To me, the question is, "Should there be so much info. on commoners available to LE or .gov?"
     
  12. WayneConrad

    WayneConrad Member

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    I think we're getting off track. All that's being considered here is a web site or phone service where I supply the serial number, and then find out whether or not that gun has been reported stolen. Not only is that web site not a gun registry, it doesn't even have to have a gun registration database to work. Only a list of stolen guns by serial number. It doesn't even have to list who they belong to. Just the law enforcement agency to contact.

    Not only would a service like that be welcomed by private buyers, it would be useful to those who have had guns stolen. Wouldn't you like to know that your stolen guns have been properly entered into the database?
     
  13. isp2605

    isp2605 Member

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    "Not only would a service like that be welcomed by private buyers, it would be useful to those who have had guns stolen. Wouldn't you like to know that your stolen guns have been properly entered into the database?"

    I'm sure it would be welcomed and useful, to a point. But here's what would happen. Joe buys a guy from somebody he doesn't really know. Gets it home, decides to call in the serial number. It comes back hot. Now what? Do you think average Joe is going to tell the police "Sure come by and pick it up." The police won't give Joe back his $500 he just paid for the gun. The gun is confiscated. So Joe will be out the money, out the gun, and will have to tell what and who he bought it from. That's the problem with doing telephone checks. People, as honest as I'm sure everyone on this list is, just don't do that. BTDT. They'll lose the gun, or it really wasn't my gun I was running for some guy, or they try to take the matter in their own hands. So the idealistic view of running a gun over the phone, sight unseen, will more likely than not end up not getting the stolen gun back to it's rightful owner but most likely will end up getting stolen guns pitched in some lake.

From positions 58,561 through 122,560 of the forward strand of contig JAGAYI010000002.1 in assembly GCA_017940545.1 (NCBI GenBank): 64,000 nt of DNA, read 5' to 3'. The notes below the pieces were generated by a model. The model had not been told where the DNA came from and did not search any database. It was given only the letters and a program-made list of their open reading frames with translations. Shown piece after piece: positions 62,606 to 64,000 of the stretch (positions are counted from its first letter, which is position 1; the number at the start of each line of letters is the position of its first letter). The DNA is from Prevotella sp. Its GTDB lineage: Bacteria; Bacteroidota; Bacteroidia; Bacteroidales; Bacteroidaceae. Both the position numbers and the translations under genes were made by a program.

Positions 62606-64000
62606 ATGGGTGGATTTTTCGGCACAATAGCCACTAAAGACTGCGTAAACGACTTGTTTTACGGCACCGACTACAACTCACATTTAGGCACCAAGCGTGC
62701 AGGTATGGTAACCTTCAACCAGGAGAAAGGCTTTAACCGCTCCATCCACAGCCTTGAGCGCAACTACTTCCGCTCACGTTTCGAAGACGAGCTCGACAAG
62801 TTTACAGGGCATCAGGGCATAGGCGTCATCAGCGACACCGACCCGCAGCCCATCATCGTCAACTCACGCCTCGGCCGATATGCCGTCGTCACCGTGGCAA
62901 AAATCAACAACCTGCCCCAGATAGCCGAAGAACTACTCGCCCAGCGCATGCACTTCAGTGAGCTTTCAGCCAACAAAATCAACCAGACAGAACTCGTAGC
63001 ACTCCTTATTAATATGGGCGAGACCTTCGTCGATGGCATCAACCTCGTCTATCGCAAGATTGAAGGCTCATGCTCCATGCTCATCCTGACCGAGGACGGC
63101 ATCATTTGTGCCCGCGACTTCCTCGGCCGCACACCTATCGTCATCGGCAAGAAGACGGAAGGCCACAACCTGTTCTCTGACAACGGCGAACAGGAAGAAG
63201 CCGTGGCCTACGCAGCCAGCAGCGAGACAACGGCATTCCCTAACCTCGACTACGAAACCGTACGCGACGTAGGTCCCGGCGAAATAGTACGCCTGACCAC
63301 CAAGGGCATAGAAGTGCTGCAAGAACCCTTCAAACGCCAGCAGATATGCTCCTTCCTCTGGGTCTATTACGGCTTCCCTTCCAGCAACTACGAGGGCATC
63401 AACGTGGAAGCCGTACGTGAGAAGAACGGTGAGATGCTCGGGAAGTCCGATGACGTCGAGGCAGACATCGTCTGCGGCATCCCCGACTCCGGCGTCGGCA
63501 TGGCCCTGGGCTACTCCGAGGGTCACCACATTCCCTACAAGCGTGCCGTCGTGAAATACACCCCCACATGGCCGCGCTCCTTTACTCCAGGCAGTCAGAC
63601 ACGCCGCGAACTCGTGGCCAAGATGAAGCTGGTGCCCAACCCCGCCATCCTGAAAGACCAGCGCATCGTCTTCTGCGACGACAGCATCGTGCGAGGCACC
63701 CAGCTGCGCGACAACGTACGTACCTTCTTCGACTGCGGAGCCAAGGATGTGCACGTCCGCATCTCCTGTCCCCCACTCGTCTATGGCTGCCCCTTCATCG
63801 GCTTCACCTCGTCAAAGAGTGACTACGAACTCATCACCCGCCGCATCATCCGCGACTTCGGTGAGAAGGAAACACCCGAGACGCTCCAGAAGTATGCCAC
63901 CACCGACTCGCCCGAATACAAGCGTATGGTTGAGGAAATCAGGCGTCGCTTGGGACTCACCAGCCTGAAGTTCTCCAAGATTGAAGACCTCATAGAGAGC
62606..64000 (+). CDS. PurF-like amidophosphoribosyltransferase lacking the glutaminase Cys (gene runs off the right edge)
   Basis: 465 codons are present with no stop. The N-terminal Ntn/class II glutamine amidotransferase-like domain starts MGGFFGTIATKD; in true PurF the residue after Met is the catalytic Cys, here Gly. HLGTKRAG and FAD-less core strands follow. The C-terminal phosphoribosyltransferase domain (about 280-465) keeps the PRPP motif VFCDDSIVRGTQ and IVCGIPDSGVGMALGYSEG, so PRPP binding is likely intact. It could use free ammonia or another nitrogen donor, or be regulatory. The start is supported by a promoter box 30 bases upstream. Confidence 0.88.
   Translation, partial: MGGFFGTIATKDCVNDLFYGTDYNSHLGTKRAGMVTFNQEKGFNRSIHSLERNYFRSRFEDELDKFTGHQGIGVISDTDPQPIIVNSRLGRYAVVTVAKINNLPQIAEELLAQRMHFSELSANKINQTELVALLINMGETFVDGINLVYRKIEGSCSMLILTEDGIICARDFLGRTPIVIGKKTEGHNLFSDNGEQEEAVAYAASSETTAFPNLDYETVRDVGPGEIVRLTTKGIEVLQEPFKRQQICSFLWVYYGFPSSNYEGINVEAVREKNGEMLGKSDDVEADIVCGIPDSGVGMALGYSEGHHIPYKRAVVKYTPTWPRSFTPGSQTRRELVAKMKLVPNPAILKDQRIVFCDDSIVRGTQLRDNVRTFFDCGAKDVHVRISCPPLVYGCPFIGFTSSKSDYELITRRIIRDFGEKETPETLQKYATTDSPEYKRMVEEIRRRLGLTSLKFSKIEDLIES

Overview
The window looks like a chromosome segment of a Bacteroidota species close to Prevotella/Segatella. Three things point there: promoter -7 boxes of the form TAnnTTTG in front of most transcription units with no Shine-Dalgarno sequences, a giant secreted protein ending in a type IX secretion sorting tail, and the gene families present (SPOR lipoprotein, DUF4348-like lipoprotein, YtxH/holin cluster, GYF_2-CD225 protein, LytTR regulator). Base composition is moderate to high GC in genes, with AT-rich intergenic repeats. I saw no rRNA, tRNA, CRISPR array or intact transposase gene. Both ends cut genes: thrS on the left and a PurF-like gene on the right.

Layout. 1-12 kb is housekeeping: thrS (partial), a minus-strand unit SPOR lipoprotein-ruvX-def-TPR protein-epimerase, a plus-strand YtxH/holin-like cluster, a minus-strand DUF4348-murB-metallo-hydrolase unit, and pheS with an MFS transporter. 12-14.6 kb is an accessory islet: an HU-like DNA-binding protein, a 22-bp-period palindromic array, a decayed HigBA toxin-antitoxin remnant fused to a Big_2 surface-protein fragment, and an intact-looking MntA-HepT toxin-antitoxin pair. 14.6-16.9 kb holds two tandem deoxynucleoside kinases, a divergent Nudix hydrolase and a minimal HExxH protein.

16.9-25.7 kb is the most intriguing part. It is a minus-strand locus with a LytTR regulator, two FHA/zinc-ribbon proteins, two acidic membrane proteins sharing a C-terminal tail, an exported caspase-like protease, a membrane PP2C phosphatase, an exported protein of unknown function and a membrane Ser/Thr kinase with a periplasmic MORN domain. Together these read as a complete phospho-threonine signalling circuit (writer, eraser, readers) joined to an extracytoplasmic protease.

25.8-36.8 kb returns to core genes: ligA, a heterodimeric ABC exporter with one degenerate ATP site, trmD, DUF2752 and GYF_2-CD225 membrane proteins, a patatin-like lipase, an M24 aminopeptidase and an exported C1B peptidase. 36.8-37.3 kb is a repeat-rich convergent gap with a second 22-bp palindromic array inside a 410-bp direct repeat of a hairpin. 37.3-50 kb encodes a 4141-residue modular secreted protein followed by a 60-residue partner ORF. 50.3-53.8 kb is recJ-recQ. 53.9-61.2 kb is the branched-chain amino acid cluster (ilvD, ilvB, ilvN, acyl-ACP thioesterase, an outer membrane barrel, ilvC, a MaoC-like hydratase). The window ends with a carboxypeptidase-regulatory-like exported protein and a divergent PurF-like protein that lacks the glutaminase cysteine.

Think about it. It's no different than if Joe would call the police to see if there was a warrant out for Joe. Joe confirms there's a warrant and Joe knows to head out of town. NCIC is full of people who know there's a warrant for their arrest but they aren't sticking around as good citizens to get right with the world. They're gone. Same would happen with stolen guns checked over the phone.
    So call the police. They'll send someone out to eyeball the gun. If it's hot then it will be confiscated and returned to the owner. If it's not in the computer, the police go on about their business and you head to the range with your new purchase.
     
  14. SDM

    SDM Member

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    isp2605,

    If this service is available, Joe calls and finds out his newly purchased gun is stolen but does nothing about it, how is that different than if he couldn't call and find out. The way it is now he has to go to the police to find this out. If Joe is so dishonest he wouldn't give the gun to the rightful owner, he surely isn't going to stroll into the police department to find out.

    I just don't see how having this service would hurt anything, and I think it would increase the odds of stolen guns going back to their rightful owners'. Just my opinion, maybe there are factors here I haven't thought about.
     
  15. WayneConrad

    WayneConrad Member

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    The service isn't for ol' Joe. Joe isn't going to call anyhow. He doesn't care if it's stolen, he just cares that he got it for a song. The service is for buyers who'd like to know if it's hot before they make the purchase.
     
  16. >SHOCK<^>WAVE<

    >SHOCK<^>WAVE< Member

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    A gun thief could use it to determine if the theft they perpetrated has been discovered, with that info the thief can determine witch market to sell it on to maximize profit and avoid detection.
    I think it would nice for us non-law breakers to have that resource available.
     
  17. WayneConrad

    WayneConrad Member

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    Shock Wave, could you please explain in more detail? I can't imagine it.
     
  18. >SHOCK<^>WAVE<

    >SHOCK<^>WAVE< Member

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    If it's stolen from someones cabin and they don't know and haven't reported it the thief can sell it to a pawn shop, gun store or gun show since it's not yet in the database listed as stolen, provided he has fake ID. If it has been reported stolen it will have to be sold on the "street" or "black market" stolen property is usually sold for less than legal property do to the risks and ramifications.
     
  19. WayneConrad

    WayneConrad Member

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    Shock Wave, Thanks for 'splaining it. I understand what you're saying.